A Birmingham University student has won an award for proving a hypothesis that could one day lead to practical molecular computing.
Alex Smith, an engineering student from Birmingham’s School of Electronic and Computer Engineering, won the $25,000 Wolfram 2,3 Turing Machine Research Prize.
The Wolfram 2,3 Turing Machine Research Prize was established In May 2007 to be awarded to the first person or group to prove either that Wolfram’s Turing machine is universal, or that it is not.
In the course of a 50-page proof document, Alex Smith was able to demonstrate that Wolfram’s Turing machine is, in fact, universal.
This result ends a half-century quest to find the simplest universal Turing machine. It demonstrates that a remarkably simple system can perform any computation that can be done by any computer.
‘I had no idea how long it would take for the prize to be won’, said Stephen Wolfram, a physicist and co-founder of computing research company Wolfram Research. ‘It could have taken a year, a decade, or a century. I’m thrilled it was so quick. It’s an impressive piece of work.’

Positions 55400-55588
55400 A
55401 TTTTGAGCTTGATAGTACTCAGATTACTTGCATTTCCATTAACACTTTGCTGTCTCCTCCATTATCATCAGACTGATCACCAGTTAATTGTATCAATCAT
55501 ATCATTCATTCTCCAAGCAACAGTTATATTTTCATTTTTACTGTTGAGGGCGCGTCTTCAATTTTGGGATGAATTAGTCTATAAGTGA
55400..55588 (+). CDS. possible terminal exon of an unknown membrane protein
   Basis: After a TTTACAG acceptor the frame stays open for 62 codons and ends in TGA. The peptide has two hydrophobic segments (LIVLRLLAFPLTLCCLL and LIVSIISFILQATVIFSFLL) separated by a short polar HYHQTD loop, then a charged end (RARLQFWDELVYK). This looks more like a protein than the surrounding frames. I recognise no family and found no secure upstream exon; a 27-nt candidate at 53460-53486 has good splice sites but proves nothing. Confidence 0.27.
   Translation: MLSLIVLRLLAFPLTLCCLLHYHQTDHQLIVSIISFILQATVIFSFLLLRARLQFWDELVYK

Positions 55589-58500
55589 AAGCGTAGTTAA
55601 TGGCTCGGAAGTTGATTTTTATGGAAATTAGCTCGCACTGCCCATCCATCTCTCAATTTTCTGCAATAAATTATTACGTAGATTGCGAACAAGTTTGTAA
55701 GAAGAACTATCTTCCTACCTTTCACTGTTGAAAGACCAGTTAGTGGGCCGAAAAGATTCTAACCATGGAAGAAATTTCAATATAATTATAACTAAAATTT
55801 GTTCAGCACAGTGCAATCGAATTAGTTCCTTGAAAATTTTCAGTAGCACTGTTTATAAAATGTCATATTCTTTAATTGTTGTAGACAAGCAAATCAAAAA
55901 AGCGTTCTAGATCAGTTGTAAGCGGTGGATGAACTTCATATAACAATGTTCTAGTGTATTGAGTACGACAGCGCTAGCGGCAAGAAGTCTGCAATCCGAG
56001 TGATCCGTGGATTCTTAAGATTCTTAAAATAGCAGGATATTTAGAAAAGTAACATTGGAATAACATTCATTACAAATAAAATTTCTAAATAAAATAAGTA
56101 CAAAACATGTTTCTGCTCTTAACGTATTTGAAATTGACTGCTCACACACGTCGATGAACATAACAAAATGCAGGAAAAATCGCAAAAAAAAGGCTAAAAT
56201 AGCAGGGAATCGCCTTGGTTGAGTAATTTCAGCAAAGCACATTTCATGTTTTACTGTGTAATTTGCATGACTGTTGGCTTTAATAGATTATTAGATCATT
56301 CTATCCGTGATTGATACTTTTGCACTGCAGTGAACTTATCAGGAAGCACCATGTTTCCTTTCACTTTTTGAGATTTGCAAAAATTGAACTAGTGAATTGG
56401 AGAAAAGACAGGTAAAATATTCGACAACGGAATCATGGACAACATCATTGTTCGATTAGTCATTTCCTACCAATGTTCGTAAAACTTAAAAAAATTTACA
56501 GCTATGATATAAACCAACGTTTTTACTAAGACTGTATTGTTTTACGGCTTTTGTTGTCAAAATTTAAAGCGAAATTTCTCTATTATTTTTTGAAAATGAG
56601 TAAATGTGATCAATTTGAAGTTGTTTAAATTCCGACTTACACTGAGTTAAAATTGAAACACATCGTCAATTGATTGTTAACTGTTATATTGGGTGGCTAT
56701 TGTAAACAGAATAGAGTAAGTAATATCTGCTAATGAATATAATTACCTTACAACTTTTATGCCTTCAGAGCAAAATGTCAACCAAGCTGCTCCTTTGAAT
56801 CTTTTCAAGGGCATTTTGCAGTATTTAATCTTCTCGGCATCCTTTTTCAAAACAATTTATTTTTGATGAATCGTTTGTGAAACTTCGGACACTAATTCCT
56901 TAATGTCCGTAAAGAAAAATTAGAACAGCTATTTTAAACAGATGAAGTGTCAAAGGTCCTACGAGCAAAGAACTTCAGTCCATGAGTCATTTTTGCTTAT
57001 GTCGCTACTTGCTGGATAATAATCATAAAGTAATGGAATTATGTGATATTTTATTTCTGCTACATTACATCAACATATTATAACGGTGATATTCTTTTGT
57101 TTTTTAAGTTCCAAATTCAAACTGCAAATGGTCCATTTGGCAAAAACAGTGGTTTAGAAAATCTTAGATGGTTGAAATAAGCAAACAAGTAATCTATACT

The immediate implications of the result are primarily scientific, but potential future implications include the possibility of using Wolfram’s 2,3 Turing machine to construct a computer operating at a molecular scale.
‘I saw the prize problem primarily as a puzzle’, said Alex Smith. ‘At first, I didn’t think the Turing machine would be universal. But then I found a way to show that it is.’
An official prize ceremony will be held at the Bletchley Park site of Alan Turing’s wartime work.